Mr. HORN: I think our system unfortunately forces them to make a difficult choice.
(Soundbite of crowd chatter)
SULLIVAN: As I'm about to leave the day room, Shadu Green stops me. He says he's decided he's going to fight his case. He's already lost his apartment and his job. Still, he doesn't sound too convincing.
Mr. GREEN: I try not to, you know, let it get my mind and emotions get discouraged. It's hard, but you just have to do it.
SULLIVAN: A week later, though, Green was still sticking it out. He called me collect after bartering with the inmates who control the phones.
Mr. GREEN: Every day is something different or something new, especially at night. So, I mean, you just got to, you know, mind your business and, you know, hopefully, wake up the next day.
SULLIVAN: But by mid-July, nearly a month and a half after arriving at The Boat, Green called to say he was done. He was going to take the deal.
Mr. GREEN: Honestly, I just want to go home.
SULLIVAN: He says he's been crying a lot. He misses his daughter. His baby's mother can't pay the bills without his income.
Mr. GREEN: It's just that my family's out there. And it's going to make it seem like I'm trying to be greedy for just sitting in here.
SULLIVAN: Yet a few minutes later, he sounds like he still can't quite bring himself to accept the plea deal.
Mr. GREEN: If I take this plea, that's another charge on my record for nothing. They get to win, and at the end of the day I...
(Soundbite of dial tone)
SULLIVAN: Something happens in the background, and the phone goes dead. When Green calls back a while later, he's vague about what just happened. He says he doesn't want to talk about it. He sounds defeated.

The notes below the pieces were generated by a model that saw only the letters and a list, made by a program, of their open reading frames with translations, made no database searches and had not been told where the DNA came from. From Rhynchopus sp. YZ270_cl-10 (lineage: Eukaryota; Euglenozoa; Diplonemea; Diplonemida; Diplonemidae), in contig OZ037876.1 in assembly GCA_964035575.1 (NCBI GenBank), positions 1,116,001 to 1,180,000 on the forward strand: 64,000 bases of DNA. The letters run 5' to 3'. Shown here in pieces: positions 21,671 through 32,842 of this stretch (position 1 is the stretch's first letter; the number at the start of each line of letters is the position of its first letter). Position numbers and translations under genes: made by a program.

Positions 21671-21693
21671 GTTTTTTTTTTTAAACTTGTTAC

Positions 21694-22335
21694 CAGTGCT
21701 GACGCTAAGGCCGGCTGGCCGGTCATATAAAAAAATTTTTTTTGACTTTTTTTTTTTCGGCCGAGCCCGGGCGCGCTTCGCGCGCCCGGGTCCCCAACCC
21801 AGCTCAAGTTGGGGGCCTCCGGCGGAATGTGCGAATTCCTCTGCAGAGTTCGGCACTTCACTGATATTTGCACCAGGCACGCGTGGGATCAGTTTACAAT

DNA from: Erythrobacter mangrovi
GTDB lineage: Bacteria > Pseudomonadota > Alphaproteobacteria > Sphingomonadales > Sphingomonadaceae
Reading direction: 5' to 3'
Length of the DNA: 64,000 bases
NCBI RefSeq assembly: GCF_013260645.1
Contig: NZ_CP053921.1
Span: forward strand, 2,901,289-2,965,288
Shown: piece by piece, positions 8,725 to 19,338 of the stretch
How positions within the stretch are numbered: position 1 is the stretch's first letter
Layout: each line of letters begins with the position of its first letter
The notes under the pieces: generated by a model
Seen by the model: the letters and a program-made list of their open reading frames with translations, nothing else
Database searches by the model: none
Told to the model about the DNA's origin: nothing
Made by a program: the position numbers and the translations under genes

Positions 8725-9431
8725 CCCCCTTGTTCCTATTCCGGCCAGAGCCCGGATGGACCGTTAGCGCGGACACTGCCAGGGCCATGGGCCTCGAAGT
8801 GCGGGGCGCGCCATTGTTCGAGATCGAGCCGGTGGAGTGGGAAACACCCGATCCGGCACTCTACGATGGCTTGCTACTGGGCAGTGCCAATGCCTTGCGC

Mr. GREEN: If I was wrong, I'd just be doing my time, because I just want to get it over with. But it's hard. 'Cause I've got to sit here, I've got to take all this, all because I want to prove a point, you know?
(Soundbite of dial tone)
SULLIVAN: I lose him again. I wonder what choice Shadu Green will make.
Then, a few days later, just as he is about to accept the prosecutors' deal, a small miracle happens for Shadu Green. His baby's mother scrapes together the last of the $400 she's been saving to pay the bail bondsman. And several hours later, Green is free.
Now, four months after that...
Mr. GREEN: I'm free, alive and free. That's the best thing.
SULLIVAN: Green is sitting on a park bench in the Bronx in a light November rain. An hour earlier, a judge postponed his case again for another two months.
He opens an old plastic umbrella and holds it over my head instead of his own. Its edge frames Yankee Stadium just down the hill - the old one, where, years ago, his grandmother took him before she died.
Mr. GREEN The whole time we were eating popcorn and sodas, and I miss my grandmother a lot.
SULLIVAN: Was that the first time you'd been?
Mr. GREEN: First and last, probably.
(Soundbite of laughter)
SULLIVAN: As he talks, it's hard to imagine Green surviving these months behind bars, waiting for his day in court. At this point, he would have been locked up four times longer than the punishment prosecutors were offering him.
Mr. GREEN: Being in jail makes you feel like there's no use to fighting. You're going to be away from your family, and that's just that.
SULLIVAN: Green has no money, no job, no place to live, and his case is months from being resolved. But for the first time since I met him, he seems almost invigorated.
Mr. GREEN: I'm willing to wait as long as five years if I have to, because I know I'm going to win. That's just how I feel.
SULLIVAN: Shadu Green may be guilty, or he may be innocent. But the point, he says, is that it's no longer up to the prosecutors, the police, the jail system or even just his willingness to stay in jail. It will be up to 12 New Yorkers he's never met. And the cost of that centuries-old privilege for Shadu Green, it turns out, was $400.
Laura Sullivan, NPR News.
MONTAGNE: And you can hear Laura's first story on bail in the U.S. at our Web site, npr.org.
This is NPR News.